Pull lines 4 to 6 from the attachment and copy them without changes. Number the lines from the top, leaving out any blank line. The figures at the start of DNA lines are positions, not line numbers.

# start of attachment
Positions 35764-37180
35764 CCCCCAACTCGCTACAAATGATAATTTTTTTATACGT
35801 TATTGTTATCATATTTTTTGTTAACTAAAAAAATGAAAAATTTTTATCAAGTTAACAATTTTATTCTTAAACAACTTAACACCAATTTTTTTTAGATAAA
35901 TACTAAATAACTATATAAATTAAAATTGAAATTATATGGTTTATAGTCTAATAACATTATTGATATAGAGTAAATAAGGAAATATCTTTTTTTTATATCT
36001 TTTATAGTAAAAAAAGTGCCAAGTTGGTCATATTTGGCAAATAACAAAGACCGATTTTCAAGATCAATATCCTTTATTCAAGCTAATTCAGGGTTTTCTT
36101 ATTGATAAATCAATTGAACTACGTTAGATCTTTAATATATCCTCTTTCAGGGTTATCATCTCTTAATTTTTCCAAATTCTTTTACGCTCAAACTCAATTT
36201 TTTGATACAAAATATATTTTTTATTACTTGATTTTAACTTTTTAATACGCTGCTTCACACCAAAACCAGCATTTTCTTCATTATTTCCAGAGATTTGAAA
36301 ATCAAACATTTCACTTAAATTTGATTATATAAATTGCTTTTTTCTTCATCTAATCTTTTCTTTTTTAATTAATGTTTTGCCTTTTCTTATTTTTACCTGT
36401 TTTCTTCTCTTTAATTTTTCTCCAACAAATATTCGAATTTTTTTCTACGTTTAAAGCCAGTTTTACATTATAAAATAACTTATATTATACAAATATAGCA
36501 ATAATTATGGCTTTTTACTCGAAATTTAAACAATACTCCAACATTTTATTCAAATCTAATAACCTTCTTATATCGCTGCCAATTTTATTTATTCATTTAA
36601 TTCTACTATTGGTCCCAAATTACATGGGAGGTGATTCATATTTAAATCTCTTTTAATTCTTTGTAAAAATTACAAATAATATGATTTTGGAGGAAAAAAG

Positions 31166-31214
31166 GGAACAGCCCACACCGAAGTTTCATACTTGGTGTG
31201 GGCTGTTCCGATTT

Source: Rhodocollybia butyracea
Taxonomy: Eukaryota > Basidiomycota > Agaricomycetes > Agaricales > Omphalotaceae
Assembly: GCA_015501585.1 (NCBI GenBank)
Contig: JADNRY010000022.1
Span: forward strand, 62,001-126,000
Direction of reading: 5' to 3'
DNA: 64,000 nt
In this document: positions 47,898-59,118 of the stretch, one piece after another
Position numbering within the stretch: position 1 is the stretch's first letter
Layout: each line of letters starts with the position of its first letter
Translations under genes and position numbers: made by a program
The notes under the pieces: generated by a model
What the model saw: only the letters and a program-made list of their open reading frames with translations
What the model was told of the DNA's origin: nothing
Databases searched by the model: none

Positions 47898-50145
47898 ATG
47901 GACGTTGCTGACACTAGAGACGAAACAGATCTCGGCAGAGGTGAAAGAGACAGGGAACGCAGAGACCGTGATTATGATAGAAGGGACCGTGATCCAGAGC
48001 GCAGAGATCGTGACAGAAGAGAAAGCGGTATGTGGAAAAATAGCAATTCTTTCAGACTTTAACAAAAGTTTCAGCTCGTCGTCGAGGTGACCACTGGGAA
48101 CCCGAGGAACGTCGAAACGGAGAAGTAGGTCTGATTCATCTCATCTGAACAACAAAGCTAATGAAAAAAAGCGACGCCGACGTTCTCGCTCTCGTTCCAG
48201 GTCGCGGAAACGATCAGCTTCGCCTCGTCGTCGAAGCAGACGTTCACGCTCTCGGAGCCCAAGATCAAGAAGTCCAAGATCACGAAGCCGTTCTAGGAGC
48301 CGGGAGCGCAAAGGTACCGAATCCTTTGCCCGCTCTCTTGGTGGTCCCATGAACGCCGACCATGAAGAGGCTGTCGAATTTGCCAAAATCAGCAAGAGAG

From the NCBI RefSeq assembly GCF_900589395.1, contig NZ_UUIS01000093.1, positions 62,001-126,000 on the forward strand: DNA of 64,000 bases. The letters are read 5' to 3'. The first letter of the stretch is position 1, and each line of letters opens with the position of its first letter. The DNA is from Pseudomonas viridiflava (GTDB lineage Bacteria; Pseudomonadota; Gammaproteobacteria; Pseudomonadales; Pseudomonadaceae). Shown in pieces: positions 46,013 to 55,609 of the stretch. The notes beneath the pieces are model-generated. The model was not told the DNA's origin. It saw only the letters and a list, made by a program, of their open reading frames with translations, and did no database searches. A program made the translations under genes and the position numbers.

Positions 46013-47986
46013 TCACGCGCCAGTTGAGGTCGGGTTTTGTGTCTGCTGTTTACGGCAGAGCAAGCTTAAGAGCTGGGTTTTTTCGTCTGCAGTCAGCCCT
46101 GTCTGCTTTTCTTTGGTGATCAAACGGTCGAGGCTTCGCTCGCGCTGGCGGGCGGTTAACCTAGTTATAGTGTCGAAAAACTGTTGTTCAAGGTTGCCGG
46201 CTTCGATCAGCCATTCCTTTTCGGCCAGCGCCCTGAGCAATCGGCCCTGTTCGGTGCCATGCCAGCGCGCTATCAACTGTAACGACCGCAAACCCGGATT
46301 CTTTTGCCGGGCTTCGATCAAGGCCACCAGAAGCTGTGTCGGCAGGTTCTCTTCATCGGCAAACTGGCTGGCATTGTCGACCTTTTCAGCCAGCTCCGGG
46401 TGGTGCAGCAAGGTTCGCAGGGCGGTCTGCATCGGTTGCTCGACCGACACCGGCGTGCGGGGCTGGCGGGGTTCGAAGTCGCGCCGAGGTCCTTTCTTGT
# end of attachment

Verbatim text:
35901 TACTAAATAACTATATAAATTAAAATTGAAATTATATGGTTTATAGTCTAATAACATTATTGATATAGAGTAAATAAGGAAATATCTTTTTTTTATATCT
36001 TTTATAGTAAAAAAAGTGCCAAGTTGGTCATATTTGGCAAATAACAAAGACCGATTTTCAAGATCAATATCCTTTATTCAAGCTAATTCAGGGTTTTCTT
36101 ATTGATAAATCAATTGAACTACGTTAGATCTTTAATATATCCTCTTTCAGGGTTATCATCTCTTAATTTTTCCAAATTCTTTTACGCTCAAACTCAATTT